Despite the time that had passed since the Andersons had run their own boat, the transition was nearly seamless. “I was getting worried that I would have to learn boating all over again,” joked Tracy. “But from the very first time we untied the lines, it was a no brainer – this was a smooth and easy transition.”
Inside, Sunday Morning offers the oasis-like feel the Andersons were after. They requested an open-living concept based on the interior of the Nordhavn 76 by reversing the location of the staircase and dropping in a big, angled countertop. They also converted the standard day head into a laundry room so the wash can be done on the main level, had a convertible fridge/freezer/wine cooler and microwave installed in the Pilot House so grabbing snacks is more convenient for the person on watch and makes entertaining from the upper aft deck or flybridge a lot easier. Tracy also borrowed space from the master shower so she could have a walk-in closet in the bedroom.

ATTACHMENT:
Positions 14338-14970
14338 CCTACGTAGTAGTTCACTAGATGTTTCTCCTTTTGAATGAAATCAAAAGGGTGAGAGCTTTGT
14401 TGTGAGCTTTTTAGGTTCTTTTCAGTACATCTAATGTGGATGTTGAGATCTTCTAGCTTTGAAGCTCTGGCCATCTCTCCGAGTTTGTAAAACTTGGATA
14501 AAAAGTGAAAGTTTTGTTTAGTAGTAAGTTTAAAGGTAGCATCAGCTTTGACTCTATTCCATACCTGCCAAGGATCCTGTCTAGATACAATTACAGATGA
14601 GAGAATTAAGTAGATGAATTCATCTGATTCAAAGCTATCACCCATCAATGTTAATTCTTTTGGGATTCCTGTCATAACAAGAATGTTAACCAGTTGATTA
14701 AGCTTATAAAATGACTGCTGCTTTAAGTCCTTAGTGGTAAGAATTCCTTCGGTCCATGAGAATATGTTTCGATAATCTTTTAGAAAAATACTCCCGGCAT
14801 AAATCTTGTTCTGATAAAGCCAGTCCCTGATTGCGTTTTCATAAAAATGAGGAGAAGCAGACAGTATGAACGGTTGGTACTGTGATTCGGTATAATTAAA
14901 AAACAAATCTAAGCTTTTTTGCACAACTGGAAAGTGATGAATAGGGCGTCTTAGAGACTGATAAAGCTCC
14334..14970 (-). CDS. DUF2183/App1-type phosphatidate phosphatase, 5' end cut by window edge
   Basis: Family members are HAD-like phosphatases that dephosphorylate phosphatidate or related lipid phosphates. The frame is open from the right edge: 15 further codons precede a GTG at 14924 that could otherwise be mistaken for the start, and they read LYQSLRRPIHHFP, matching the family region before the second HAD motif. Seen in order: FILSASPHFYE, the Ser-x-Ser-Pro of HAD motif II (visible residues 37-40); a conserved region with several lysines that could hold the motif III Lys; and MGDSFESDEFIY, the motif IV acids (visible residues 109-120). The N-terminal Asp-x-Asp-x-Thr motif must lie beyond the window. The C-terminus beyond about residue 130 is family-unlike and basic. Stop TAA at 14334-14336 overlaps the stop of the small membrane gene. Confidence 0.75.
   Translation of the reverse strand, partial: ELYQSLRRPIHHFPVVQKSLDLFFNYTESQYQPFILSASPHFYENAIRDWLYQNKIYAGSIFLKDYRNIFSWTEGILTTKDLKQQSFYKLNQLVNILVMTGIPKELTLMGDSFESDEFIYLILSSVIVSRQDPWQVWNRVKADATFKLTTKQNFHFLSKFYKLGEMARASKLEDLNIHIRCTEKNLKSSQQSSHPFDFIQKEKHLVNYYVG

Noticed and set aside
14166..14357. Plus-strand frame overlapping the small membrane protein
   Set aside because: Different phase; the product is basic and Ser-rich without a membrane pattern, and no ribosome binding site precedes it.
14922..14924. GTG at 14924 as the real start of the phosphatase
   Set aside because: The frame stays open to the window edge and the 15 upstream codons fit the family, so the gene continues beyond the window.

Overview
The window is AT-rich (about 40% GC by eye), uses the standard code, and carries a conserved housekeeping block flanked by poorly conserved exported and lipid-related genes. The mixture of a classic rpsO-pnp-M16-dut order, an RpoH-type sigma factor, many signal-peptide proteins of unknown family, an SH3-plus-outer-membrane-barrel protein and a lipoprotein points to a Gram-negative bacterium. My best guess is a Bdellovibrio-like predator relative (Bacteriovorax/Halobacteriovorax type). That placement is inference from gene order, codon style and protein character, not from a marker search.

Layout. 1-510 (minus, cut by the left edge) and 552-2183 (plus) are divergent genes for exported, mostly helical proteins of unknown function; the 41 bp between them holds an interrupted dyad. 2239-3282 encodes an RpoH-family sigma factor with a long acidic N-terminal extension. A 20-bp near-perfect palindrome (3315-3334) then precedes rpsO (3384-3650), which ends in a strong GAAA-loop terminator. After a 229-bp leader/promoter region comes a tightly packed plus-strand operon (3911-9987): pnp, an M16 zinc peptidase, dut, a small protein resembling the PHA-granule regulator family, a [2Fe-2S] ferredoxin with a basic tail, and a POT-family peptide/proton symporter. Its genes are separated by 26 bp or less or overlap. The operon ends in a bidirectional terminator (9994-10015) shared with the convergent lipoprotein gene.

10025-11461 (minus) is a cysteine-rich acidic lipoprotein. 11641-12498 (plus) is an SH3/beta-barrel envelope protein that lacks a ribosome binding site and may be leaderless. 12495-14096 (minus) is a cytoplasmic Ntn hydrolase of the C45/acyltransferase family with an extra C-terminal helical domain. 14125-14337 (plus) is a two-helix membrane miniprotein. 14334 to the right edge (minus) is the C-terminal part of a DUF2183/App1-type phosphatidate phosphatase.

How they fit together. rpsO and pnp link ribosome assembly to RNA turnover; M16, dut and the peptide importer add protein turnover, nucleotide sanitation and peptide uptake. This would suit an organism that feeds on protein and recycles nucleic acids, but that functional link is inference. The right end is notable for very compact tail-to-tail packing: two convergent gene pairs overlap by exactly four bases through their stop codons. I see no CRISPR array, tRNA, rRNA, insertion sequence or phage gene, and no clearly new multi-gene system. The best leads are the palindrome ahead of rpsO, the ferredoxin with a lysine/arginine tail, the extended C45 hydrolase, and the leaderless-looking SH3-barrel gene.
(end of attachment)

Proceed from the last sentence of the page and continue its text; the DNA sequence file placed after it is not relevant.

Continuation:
The couple love to entertain and Sunday Morning is fully-functioning for this purpose. Each of the four staterooms is ensuite with shower for guests’ ultimate comfort, the dining table in the saloon converts to seat 8 comfortably, and they incorporated a very large sofa in the saloon, “which proved to be very handy when we had a big group for the Kentucky Derby!” Tracy said.
In the weeks since the shakedown, the Andersons have wasted no time using the boat. From Palm Beach, they headed north with stops in Fernandina Beach, FL, St. Simons, GA, Hilton Head, Wrightsville Beach and their current locale of New York. Next on the docket are stops in Sag Harbor, Old Saybrook, CT, Newport, RI, Nantucket and Maine before reversing course. “It’s going to be a fantastic summer!” says Tracy.